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Phyllis McNamara inserts her ballot into the tabulator at the South Central High School polling place in 2016 in south Bismarck. "Number 334 is me," she said, referring to the number of votes cast in the precinct.

Burleigh County officials are contemplating a reduction in polling sites for Bismarck and Lincoln voters from 24 in 2016 to just seven for future elections.

The seven locations would be universal, meaning residents could vote where it’s most convenient, rather than where they live. There would be ballots available at each location for each of the specific precincts.

The ideal sites would need to have sufficient parking and be able to accommodate large voter turnouts. Potential polling sites include the Bismarck Event Center, Evangel Assembly of God Church and the Burleigh County 4-H Building.

The Wilton, Wing, Sterling and Menoken polling locations would remain open for rural voters.

“Who are we doing this for? First and foremost, I’d say we’re doing it for the voters, for the taxpayers, for the electorates,” said County Auditor Kevin Glatt. “I think this is voter convenience. Citizens can vote near their home, near work, near school or anywhere that’s convenient.”

Thirty-five percent of the ballots cast in Burleigh County are cast prior to Election Day.

“When you look at that, why do we still need the same number of precincts that we had 20 or 30 years ago?” Glatt said. “People are showing us they don’t necessarily want to vote on Election Day. They want to vote when it’s convenient for them and, we think, where it’s convenient for them.”

In 2016, District 7 had eight locations to choose from, District 30 had four, District 32 had three with the Bismarck Event Center representing five precincts, District 35 had six and District 47 had 3 with Century Baptist Church representing two precincts. All in total, residents of Bismarck and Lincoln cast their ballots at 24 polling locations.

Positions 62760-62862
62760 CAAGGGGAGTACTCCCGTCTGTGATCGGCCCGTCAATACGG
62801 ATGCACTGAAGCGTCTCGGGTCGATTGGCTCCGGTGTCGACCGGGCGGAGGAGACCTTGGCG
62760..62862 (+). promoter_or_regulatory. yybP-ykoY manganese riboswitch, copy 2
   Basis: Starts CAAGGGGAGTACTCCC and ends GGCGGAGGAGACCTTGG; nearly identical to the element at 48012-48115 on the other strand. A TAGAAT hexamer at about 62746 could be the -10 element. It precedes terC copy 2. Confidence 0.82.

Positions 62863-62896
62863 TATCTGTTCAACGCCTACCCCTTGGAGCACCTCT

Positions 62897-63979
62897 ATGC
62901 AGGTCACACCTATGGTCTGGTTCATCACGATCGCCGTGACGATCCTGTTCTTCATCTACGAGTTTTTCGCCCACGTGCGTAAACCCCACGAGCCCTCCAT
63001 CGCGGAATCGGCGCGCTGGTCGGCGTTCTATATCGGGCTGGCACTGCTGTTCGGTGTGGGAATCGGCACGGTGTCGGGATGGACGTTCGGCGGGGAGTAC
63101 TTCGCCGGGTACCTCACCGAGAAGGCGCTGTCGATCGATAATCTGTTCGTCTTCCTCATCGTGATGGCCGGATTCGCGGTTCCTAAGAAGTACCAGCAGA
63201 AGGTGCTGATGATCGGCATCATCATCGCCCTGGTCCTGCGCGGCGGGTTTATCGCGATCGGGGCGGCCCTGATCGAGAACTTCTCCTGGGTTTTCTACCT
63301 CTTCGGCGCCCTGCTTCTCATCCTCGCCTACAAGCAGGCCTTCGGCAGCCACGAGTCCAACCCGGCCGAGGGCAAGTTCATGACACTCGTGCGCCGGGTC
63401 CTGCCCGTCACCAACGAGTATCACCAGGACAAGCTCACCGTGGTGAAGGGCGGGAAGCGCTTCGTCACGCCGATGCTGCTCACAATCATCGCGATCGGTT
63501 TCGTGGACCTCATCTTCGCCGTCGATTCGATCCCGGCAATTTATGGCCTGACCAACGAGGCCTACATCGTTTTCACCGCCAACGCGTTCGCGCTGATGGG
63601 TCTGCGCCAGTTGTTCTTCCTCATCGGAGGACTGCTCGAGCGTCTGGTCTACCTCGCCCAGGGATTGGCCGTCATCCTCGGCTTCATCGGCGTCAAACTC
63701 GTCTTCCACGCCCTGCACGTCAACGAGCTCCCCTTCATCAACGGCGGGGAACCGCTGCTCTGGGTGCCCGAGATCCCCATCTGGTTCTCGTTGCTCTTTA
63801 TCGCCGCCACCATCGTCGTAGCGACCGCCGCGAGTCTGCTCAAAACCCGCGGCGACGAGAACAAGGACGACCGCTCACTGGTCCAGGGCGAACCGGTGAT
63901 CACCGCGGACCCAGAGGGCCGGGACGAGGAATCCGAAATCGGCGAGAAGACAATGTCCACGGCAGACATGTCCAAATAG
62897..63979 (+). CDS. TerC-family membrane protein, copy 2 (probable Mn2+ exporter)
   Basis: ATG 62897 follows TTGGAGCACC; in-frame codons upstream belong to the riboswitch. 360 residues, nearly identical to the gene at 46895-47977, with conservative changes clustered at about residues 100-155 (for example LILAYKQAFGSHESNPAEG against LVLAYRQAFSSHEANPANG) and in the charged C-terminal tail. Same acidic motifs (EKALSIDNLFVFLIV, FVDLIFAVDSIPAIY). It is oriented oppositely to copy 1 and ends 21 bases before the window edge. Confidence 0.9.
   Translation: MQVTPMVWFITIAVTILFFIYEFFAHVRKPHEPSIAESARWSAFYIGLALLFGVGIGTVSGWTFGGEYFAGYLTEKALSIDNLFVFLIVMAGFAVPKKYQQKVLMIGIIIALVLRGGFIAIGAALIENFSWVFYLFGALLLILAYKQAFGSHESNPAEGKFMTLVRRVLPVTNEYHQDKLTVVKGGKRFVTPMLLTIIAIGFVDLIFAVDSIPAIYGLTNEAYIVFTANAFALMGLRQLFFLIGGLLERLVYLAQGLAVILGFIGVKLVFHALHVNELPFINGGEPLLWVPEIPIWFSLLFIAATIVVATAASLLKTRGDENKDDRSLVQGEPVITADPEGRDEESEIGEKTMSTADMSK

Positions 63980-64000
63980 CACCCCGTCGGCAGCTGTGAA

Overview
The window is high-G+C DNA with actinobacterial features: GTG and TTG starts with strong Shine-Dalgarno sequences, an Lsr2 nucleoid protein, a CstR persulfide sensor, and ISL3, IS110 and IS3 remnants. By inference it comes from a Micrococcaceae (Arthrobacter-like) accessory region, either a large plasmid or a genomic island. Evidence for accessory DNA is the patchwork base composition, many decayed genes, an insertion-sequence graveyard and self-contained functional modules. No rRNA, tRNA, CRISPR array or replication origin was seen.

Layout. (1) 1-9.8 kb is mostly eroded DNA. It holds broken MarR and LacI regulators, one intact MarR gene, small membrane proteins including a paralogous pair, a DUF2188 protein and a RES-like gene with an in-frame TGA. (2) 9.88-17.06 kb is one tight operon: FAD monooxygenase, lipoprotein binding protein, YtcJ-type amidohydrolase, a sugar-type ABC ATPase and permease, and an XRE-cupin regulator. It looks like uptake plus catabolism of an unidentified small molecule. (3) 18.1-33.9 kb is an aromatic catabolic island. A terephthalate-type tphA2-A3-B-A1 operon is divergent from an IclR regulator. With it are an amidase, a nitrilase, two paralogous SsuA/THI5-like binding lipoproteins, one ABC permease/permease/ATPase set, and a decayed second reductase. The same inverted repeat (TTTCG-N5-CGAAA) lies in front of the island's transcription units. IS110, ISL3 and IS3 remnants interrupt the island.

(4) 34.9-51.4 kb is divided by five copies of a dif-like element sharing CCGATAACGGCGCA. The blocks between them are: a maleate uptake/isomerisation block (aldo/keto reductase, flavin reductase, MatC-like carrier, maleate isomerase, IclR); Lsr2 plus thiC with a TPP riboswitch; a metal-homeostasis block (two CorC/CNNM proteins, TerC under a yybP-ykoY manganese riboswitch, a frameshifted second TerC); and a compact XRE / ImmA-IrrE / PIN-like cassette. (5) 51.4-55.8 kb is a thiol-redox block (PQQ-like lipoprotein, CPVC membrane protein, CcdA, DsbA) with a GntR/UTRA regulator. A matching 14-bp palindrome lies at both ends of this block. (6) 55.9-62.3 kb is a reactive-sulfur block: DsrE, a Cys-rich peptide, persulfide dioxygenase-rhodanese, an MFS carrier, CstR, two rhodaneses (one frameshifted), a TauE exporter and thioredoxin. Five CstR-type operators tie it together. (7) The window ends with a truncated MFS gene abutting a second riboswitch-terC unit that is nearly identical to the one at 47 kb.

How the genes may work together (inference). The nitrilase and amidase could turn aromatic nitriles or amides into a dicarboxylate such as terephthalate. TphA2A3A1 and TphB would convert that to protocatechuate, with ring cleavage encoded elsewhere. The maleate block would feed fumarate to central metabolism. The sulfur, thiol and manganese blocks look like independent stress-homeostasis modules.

Representatives from the five districts were at Wednesday night’s special county commission meeting, many opposing the reduction in polling locations. Long lines, limited parking and the northerly locations of the proposed polling sites were all reasons given for disapproval.

District 30 would go from four to zero polling locations with this proposal.

“This doesn’t make much sense to me,” said Representative Mike Nathe. “We have a growing community and we’re looking to limit the number of polling places out there for people. I’m adamantly against this. It would not serve our constituents well at all in District 30 in south Bismarck.”

“Imagine the line to get into the event center to vote. I think we will lose voters,” said Representative Diane Larson. “They will become so disgusted with how difficult we’re making it for them that they just won’t even try, and I don’t think that’s what we want for our citizens.”

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District 47 Representative George Keiser said he feels it’s important to continue utilizing schools for polling sites.

“We are the elected leaders of our community and we have an opportunity here to demonstrate to children what the election process is about, and one of the ways to do that is hold an election in the schools,” he said.

“We’re living in a changing world,” said Glatt. “Kids don’t care how they cast their ballot, just that they get to do it.”

Increasing election costs and the need to update polling equipment were additional reasons for the proposed reduction in polling sites.

No action was taken and further discussions will take place.

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